By Dhruv Arora:
It has taken me some time to collect my thoughts about what I like to affectionately refer to as the Great Bra War of 2014, also known as the discussion that happened day-before yesterday. There are quite a few issues that I am going to be picking on during the course of this article, so let me start off with a fair series of disclaimers. There is a good chance you will disagree with and hate this article, with a possibility of writing me off completely as a radical meaningless armchair activist feminist (or other such gems). There is also going to be a fair amount of analysis and suggestions that I put forward which probably won’t sit well with extremist religious/culturalist (this snazzy new word I’m coining) moralist logic-ists.
I must admit, I have been having an extremely hard time trying to zero down on where I want to begin. Should I start with the fact that everyone is entitled to their opinions, and the fact that someone decided to write about something that they feel is important to them is their business? Should I start with the fact that a majority of the defence that was presented as to why the article was pointless had to do with how it is in the name of protection? Should I start with how the Indian culture has suddenly taken the driver’s seat into so many discussions, in a flawed and incomplete capacity? Where oh where do I start?
I first need to get something out of the way, something that my colleagues probably won’t appreciate me mentioning in an article published in this vein. This article does not reflect the views of YKA, but my own. YKA often publishes conflicting opinions simply because (who would’ve guessed) different people have different opinions. Â I suppose this the blogging way of saying “RTs are not endorsements”. Now that that’s out of the way, let’s get to the meat of things, shall we?
Excuse me as I take you through this extremely limited and painfully uninspired summation of the comments the article in question (a community submission) gathered:
There were quite a few gems I am sure I am missing out on, but I’m guessing that’s best for my sanity as well.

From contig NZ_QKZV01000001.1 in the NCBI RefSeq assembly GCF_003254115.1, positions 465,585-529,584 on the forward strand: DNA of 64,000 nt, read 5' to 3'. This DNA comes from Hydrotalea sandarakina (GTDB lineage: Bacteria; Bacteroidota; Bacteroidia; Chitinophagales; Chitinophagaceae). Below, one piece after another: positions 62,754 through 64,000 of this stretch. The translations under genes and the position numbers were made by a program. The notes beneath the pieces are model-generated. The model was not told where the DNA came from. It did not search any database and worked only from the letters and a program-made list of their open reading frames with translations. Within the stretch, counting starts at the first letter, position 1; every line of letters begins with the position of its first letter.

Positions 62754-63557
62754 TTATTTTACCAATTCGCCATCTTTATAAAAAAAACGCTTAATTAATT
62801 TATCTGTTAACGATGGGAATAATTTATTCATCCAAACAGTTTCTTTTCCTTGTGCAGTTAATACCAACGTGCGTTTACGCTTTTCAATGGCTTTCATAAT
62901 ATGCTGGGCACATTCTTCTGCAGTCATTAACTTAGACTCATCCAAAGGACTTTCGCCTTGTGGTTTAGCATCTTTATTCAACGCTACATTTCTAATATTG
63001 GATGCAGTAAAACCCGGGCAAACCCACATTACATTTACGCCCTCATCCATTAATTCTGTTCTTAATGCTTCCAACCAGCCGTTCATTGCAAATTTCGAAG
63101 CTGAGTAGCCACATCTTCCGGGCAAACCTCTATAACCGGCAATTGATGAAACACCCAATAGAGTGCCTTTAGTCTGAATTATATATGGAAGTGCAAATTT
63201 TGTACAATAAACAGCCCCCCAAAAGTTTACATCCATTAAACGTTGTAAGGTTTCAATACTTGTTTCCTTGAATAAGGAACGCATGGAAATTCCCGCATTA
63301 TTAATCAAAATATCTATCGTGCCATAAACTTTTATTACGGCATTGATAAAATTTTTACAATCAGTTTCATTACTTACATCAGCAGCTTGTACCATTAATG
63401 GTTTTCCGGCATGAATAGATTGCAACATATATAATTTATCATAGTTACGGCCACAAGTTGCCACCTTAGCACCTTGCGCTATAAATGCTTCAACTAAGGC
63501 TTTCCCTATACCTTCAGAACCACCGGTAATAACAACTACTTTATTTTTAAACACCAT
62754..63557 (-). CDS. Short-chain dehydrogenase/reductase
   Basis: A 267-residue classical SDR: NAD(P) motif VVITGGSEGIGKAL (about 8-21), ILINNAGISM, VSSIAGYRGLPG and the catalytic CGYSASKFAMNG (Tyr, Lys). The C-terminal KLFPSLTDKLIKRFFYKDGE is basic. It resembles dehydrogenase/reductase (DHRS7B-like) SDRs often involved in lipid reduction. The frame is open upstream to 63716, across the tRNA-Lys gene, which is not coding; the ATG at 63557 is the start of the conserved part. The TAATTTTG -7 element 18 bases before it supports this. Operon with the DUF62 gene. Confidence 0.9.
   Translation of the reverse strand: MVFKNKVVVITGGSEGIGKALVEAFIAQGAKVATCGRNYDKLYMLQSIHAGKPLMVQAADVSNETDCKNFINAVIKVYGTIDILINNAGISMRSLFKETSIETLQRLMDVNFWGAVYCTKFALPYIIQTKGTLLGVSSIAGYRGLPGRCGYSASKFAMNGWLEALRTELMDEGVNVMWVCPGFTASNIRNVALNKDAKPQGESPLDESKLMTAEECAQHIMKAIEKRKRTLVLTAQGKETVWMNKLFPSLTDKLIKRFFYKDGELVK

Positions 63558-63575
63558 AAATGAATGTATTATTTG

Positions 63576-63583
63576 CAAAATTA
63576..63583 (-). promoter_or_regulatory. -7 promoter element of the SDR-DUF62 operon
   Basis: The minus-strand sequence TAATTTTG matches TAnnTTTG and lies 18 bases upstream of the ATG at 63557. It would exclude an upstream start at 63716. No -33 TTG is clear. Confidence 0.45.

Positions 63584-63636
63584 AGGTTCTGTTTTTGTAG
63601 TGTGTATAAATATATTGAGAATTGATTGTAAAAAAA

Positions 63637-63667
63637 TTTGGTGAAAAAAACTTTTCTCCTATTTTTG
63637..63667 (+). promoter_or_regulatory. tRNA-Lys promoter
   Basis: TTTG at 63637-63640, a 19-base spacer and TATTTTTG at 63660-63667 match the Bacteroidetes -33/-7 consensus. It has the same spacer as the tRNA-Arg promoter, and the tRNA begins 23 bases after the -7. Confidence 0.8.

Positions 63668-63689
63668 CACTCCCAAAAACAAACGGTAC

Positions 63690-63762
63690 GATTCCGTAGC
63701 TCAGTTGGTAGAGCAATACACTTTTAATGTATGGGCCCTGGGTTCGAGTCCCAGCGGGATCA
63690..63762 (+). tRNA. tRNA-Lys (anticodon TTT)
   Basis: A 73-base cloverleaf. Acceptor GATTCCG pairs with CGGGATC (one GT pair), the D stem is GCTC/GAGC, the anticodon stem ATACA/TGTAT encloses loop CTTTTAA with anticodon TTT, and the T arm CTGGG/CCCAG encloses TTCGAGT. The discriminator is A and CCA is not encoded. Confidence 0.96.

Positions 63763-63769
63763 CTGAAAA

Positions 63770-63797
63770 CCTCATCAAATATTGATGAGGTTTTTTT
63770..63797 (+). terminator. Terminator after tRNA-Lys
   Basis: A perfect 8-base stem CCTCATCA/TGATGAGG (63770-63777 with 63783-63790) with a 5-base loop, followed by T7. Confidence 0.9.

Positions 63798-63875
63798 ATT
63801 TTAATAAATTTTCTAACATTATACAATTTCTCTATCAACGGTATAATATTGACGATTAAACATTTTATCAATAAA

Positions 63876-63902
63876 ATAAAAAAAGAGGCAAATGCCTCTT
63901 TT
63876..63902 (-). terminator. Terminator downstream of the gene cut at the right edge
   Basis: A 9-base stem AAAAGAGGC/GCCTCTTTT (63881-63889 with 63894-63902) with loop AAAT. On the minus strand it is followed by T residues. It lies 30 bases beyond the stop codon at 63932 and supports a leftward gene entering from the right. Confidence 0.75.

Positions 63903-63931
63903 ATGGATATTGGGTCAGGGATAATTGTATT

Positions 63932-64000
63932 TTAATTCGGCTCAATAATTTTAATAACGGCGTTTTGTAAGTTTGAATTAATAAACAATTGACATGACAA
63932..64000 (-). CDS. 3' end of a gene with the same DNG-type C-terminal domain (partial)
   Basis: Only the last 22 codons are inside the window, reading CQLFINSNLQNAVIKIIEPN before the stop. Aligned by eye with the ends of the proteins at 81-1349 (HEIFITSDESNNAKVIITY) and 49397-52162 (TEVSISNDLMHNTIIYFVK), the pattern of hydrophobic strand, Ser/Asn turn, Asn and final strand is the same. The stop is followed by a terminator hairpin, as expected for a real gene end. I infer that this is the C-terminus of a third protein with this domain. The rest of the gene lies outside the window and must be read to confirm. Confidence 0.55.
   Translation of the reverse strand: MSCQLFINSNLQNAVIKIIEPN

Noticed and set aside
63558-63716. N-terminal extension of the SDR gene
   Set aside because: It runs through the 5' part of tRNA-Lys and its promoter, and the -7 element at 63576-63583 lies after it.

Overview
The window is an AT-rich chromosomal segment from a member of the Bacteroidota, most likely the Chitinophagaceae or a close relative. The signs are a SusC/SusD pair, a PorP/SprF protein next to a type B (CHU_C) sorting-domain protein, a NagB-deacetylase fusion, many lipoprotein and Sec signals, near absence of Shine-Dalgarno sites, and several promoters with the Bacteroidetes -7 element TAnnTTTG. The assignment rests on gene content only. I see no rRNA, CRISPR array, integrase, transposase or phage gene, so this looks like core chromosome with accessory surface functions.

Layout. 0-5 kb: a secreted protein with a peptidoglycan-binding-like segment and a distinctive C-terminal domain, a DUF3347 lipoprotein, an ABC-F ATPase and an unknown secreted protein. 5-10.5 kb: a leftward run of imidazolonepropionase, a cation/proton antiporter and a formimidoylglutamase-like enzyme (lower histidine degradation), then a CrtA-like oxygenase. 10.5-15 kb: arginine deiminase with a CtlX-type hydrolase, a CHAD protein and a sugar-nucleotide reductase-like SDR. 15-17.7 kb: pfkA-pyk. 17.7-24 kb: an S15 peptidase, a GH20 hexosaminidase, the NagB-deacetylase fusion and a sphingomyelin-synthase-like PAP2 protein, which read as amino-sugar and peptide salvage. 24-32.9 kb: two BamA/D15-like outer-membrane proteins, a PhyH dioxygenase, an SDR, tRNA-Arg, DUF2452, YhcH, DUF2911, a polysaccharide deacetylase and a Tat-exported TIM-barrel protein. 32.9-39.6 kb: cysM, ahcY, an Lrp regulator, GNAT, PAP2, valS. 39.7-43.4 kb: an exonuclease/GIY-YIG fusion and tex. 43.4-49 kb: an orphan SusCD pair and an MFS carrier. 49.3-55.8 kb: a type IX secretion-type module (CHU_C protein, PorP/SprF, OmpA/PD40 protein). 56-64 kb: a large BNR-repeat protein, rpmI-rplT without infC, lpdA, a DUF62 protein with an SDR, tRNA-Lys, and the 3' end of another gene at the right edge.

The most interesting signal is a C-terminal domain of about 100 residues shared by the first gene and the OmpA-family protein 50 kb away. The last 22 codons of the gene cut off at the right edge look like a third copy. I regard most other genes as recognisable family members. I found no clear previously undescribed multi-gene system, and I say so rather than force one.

While we have the “these things are irrelevant” chat, let me go for a stroll in my baniyaan at 1am without a worry in the world, and have a woman cover up and go for a walk in broad daylight. Let’s also see who’s feeling safer. Because freedom is not irrelevant, and you don’t get to pick and choose. We need to reduce crimes, but till the time we limit our scope of thought to how do we make life one step worse for those who are done committing acts of rape et al, instead of also targeting why they are happening in the first place, it will be but a flawed and incomplete discussion. We can go out and target “rapists” and pretend that they are of a specific caste, class, education, religious and economic background, and that such “incidents” aren’t caused by us learned folk (ha), while incidents happen right under our nose. We can talk about how these “small things” are irrelevant and completely ignore the fact that the basic discussion is one around freedom, and because of this, all of these things are connected to the root cause of the problem that is the alarming and ever-rising increase of sexual violence in this country. If you want to cure a disease, you must target the disease and not the symptoms. “Protection” is not the same as safety. Equal access to public spaces is important.
But Dhruv, what are you saying? Have you lost your mind? Do you really think having pointless discussions (sigh) about these stupid things is more important than the fight against rape?